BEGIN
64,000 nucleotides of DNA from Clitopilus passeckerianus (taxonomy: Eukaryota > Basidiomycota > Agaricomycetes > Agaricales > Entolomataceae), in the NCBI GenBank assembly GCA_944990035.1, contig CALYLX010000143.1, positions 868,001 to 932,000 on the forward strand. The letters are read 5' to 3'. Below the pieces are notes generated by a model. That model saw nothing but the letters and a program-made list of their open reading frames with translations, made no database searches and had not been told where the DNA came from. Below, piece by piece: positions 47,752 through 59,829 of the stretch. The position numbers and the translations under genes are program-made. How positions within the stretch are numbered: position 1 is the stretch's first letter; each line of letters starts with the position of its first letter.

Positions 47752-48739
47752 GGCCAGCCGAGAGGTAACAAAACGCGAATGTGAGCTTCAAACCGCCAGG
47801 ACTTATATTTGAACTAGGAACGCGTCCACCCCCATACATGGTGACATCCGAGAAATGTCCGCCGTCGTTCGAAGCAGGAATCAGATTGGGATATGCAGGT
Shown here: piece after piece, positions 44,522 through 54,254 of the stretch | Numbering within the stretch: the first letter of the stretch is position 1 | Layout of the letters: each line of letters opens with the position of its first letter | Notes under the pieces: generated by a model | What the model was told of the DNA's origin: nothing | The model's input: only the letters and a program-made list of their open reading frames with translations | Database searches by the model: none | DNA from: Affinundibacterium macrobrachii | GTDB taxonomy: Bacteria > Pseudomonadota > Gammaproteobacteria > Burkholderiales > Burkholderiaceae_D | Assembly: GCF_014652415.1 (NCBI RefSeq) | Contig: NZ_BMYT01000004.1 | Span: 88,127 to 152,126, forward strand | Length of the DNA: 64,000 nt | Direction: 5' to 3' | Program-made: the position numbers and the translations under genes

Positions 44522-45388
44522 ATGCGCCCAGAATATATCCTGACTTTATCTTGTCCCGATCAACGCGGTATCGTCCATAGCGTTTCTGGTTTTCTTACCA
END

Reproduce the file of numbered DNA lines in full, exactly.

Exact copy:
64,000 nucleotides of DNA from Clitopilus passeckerianus (taxonomy: Eukaryota > Basidiomycota > Agaricomycetes > Agaricales > Entolomataceae), in the NCBI GenBank assembly GCA_944990035.1, contig CALYLX010000143.1, positions 868,001 to 932,000 on the forward strand. The letters are read 5' to 3'. Below the pieces are notes generated by a model. That model saw nothing but the letters and a program-made list of their open reading frames with translations, made no database searches and had not been told where the DNA came from. Below, piece by piece: positions 47,752 through 59,829 of the stretch. The position numbers and the translations under genes are program-made. How positions within the stretch are numbered: position 1 is the stretch's first letter; each line of letters starts with the position of its first letter.

Positions 47752-48739
47752 GGCCAGCCGAGAGGTAACAAAACGCGAATGTGAGCTTCAAACCGCCAGG
47801 ACTTATATTTGAACTAGGAACGCGTCCACCCCCATACATGGTGACATCCGAGAAATGTCCGCCGTCGTTCGAAGCAGGAATCAGATTGGGATATGCAGGT
Shown here: piece after piece, positions 44,522 through 54,254 of the stretch | Numbering within the stretch: the first letter of the stretch is position 1 | Layout of the letters: each line of letters opens with the position of its first letter | Notes under the pieces: generated by a model | What the model was told of the DNA's origin: nothing | The model's input: only the letters and a program-made list of their open reading frames with translations | Database searches by the model: none | DNA from: Affinundibacterium macrobrachii | GTDB taxonomy: Bacteria > Pseudomonadota > Gammaproteobacteria > Burkholderiales > Burkholderiaceae_D | Assembly: GCF_014652415.1 (NCBI RefSeq) | Contig: NZ_BMYT01000004.1 | Span: 88,127 to 152,126, forward strand | Length of the DNA: 64,000 nt | Direction: 5' to 3' | Program-made: the position numbers and the translations under genes

Positions 44522-45388
44522 ATGCGCCCAGAATATATCCTGACTTTATCTTGTCCCGATCAACGCGGTATCGTCCATAGCGTTTCTGGTTTTCTTACCA